We return to the subject of automatic transmissions and their fuel economy, because the progress seen in recent times has been remarkable. Many manufacturers are now offering automatics that are far more economical than in times past, although the infamous EC economy figures will rarely be delivered in real life, just as is the case with manual transmission cars. What is remarkable is that automatics, traditionally thought to be thirsty, are increasingly matching, or come close to many manual transmission cars for fuel economy, and sometimes even beating them.
Jaguar’s forthcoming XE delivers results of 74.3mpg for the six-speed manual, powered by the new Ingenium 2.0-litre engine, and only drops down to an amazing 72.4mpg when fitted with the eight-speed automatic, taking it well clear of all its German rivals. The number of transmission ratios give a clue to this, and in other cars with efficient automatic variants, because a well set-up automatic car has a far greater chance than the manual one of being in the optimum gear for fuel economy at any given time. And this is because it has one or more extra ratios from which to choose, and also because its computer-controlled automatic knows better than almost all drivers which is the best ratio to select in any given driving situation. And, although there are some energy losses in torque converter transmissions, these have been greatly reduced in recent years and, in open road motoring, the transmission will usually be locked to avoid such losses. Many automatics often now offer an economy or efficiency mode and there are added bonuses available here. As well as modifying the ratio change points for optimum economy, some transmissions, like Volkswagen Group’s DSG and S tronic gearbox, slip into neutral and coast when you lift right off the throttle in Eco mode, as with the freewheeling of past times, totally eliminating the engine braking resistance. You’ll be amazed when you see how far you can coast like this, and as soon as you touch the accelerator, you’ll be back into gear.
In contrast, do bear in mind that, whilst it may be fun on entertaining roads to slip the transmission into the ‘sport’ setting that’s usually offered, you will pay for your fun next time you fill up. You also do need to do your research carefully; Volkswagen’s new Passat 1.6-litre TDI engine, using the seven-speed dual-clutch DSG transmission, is more economical than the six-speed manual, but the reverse is the case with the 2.0-litre TDI DSG variants.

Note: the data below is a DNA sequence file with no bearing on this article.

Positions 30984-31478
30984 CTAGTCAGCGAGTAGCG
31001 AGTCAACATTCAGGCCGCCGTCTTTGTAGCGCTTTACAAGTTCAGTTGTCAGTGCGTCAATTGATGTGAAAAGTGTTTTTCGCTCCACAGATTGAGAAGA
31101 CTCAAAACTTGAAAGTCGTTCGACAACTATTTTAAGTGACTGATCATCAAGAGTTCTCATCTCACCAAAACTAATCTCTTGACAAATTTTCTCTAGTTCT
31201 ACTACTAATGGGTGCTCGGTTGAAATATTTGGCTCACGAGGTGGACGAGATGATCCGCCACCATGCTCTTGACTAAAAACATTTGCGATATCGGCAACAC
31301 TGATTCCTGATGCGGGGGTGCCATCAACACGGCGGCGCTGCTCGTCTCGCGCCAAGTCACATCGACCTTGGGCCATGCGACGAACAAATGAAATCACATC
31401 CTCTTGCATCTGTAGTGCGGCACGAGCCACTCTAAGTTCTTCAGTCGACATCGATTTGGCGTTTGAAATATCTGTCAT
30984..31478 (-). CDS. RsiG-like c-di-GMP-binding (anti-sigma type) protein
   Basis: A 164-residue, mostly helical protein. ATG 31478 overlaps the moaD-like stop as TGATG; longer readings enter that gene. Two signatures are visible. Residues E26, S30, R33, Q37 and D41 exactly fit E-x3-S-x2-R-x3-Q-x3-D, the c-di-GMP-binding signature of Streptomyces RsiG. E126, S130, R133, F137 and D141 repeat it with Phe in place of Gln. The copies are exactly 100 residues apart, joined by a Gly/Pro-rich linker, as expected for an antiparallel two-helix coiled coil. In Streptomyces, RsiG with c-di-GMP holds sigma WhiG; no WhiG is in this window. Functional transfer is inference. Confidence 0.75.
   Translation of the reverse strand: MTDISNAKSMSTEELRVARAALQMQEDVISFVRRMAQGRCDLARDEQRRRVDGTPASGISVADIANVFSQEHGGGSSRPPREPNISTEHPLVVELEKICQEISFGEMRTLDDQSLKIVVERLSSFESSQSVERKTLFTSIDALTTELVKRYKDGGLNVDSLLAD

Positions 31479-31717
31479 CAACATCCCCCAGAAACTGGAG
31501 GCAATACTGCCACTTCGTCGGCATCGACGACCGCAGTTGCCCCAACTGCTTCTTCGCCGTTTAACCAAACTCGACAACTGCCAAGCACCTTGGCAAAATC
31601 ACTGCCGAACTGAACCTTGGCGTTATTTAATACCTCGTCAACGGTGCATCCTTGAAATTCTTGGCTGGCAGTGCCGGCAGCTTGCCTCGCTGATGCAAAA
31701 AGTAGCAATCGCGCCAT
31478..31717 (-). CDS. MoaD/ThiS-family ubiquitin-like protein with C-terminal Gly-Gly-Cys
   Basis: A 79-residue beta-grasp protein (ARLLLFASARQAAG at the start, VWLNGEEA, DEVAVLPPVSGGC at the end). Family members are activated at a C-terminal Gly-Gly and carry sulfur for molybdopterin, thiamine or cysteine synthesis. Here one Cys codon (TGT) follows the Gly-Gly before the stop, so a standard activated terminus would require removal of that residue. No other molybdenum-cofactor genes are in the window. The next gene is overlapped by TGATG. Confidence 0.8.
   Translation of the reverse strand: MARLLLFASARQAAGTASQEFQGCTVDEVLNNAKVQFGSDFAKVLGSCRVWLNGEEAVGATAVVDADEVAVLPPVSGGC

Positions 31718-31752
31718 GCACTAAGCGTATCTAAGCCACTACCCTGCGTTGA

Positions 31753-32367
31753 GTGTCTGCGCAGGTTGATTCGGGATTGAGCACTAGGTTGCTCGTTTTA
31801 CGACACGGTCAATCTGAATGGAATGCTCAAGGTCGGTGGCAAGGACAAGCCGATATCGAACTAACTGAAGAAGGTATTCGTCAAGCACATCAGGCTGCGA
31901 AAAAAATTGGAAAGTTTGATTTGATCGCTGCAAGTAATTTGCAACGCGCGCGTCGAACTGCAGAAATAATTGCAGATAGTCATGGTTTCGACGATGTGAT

Some stepless CVT automatics and automated manuals without torque converters, like Citroën’s ETG, and even some dual clutch transmissions, have driving characteristics that at times aren’t as seamless and smooth as the traditional torque converter automatics; so do drive one before you buy and don’t just rely on favourable impressions of a manual transmission variant. But what sort of fuel economy you get will always depend on the nature of your motoring. Many automatics pull a significantly higher ratio in top gear than the equivalent manual gearbox, and this gives particular benefits in open road motoring and high speed cruising that are not indicated by the EC extra-urban cycle figures, where steady speed cruising is pretty much ignored. Don’t be pushed into, or away from, an automatic for a difference of three or four mpg, because the real life scenario often won’t be that clear-cut. But do avoid older used cars with five-speed automatics, and some with even fewer ratios, which will almost inevitably be very thirsty. If you do fancy two-pedal motoring for ease of driving though, or possibly because one of the users needs an automatic for physical reasons, the chances are that if the EC economy figures are close to those of the manual variant, you won’t pay much extra at the pumps by opting for one, particularly if you drive it sympathetically.